Lane Fox Saddles

  • Flaps are longer and wider than dressage saddles
  • Flat seat
  • No sweat flaps
  • No knee rolls
The gaited horse community often uses Lane Fox saddles because they have a flat seat. You can get "behind the motion" by allowing your weight to be behind the center of your horse or behind a balance seat position. They way the saddle is conformed it does not interfere with the shoulder action of the gaited horse. These saddles are very uncomfortable. It is like sitting on a board. My friends, who show gaited horses, use these saddles, but only in the show ring! My friends also use Trooper and Ranger saddles, as well, with the gaited horses.

My husband, Bill, had a Trooper saddle custom made for his horse, Rusty. Rusty is a good size horse with a wide barrel and shorter coupling. He is a beauty. The Trooper sits up on two side runners (like pontoons on a water plane). This takes the rider and the saddle off the horse's spine. He puts a Tacky Pad underneath. Bill really likes this saddle and tells me that it is a very comfortable ride. I do not like anything that puts distance between my horse and myself. I like close contact.

Endurance Saddles

Endurance saddles come in English, Western and Australian stock saddles. They are made for distance riding of any kind. I have an endurance saddle (a Collegiate) and really like it. It is an English endurance saddle style--very comfortable--with a tilt and flaps that work well on the gaited horses. I can get behind the motion when gaiting and ride a balance seat when trotting or cantering. My horse is 5-gaited.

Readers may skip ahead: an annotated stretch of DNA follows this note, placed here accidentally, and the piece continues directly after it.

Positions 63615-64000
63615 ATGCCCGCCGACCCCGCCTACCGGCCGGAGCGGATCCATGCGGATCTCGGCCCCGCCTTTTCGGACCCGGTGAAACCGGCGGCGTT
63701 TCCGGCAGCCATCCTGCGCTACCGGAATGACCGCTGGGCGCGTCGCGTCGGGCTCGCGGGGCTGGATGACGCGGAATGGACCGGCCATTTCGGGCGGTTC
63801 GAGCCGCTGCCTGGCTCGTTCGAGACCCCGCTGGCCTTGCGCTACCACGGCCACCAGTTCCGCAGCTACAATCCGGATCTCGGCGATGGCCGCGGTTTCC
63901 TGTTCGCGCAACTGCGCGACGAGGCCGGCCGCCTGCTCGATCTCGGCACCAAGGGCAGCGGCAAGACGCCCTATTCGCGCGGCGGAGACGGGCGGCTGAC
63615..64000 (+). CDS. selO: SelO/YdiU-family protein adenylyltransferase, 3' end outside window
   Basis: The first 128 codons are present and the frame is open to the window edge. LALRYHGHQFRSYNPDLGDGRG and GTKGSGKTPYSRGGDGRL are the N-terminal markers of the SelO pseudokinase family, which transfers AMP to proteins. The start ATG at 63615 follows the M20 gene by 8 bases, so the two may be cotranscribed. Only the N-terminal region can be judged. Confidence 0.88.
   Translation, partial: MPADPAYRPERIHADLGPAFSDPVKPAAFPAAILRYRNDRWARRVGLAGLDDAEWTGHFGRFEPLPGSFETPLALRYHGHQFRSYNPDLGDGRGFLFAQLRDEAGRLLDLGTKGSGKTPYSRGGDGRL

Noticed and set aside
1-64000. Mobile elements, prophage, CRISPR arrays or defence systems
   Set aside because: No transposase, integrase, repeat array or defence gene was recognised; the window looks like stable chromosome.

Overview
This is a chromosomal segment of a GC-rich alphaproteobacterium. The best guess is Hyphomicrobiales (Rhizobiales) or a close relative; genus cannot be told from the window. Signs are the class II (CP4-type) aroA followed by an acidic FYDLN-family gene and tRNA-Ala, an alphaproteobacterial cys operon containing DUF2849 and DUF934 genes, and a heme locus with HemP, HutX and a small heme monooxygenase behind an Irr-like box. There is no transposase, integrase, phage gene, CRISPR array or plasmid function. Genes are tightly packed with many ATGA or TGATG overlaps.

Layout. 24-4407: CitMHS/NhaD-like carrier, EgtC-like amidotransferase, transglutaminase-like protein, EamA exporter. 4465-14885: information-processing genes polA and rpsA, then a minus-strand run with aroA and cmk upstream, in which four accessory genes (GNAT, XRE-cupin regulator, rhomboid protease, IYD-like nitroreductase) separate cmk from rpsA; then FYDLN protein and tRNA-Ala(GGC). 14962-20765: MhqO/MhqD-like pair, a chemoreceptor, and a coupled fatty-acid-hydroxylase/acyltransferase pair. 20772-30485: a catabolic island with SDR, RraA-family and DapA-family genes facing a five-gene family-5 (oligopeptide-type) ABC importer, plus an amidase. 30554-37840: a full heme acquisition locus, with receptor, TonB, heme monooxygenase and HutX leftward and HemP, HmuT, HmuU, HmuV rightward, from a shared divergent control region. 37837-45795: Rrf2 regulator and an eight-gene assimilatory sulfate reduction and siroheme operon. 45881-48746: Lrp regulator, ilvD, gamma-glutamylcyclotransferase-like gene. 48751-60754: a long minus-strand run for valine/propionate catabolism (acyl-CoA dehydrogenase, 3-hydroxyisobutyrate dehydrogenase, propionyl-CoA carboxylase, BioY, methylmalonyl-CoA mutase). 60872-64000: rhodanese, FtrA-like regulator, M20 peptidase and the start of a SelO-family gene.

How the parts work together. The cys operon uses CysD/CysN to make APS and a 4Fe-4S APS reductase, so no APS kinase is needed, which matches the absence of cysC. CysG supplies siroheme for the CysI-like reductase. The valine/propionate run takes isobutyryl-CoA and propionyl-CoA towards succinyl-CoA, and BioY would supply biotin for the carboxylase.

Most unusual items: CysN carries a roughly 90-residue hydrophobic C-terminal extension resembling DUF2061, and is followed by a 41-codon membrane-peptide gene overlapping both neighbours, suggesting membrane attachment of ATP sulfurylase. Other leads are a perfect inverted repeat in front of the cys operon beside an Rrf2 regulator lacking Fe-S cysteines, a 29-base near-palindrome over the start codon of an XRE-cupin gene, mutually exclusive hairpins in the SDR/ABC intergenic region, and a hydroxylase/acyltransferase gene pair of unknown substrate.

Treeless Saddles

Barefoot Saddles

I have a Barefoot Treeless Saddle of English design and love it. It is flexible, soft, very light (about 10 lbs) and adjusts to the horse's back in all directions. My treeless saddle moves with the horse rather than creating a barrier of a stiff tree. Horses move more relaxed and free because no tree is constricting the shoulder. No pressure under the cantle gives relief to short and flat backed horses. My saddle is stable on my horse's back. My saddle provides very close contact with my horse and helps horses and riders with back issues. Many riders find relief from pain because the saddles are so soft and cause less jarring to the rider's back. Beginner riders learn to feel the rhythm and find balance much faster. Treeless saddles are a popular training tool.

Side Saddle

  • Both English and Western Styles
  • Possess two horns on front
  • Two flaps, one long, one short
  • Very secure
  • Very comfortable
"Sidesaddle riding is a form of Equestrianism that uses a type of saddle which allows a rider (usually female) to sit aside rather than astride a horse, mule or pony. Sitting aside dates back to antiquity and developed in European countries in the Middle Ages as a way for women in skirts to ride a horse in a "modest" fashion while also wearing fine clothing. It has retained a specialty equestrian niche even in the modern world."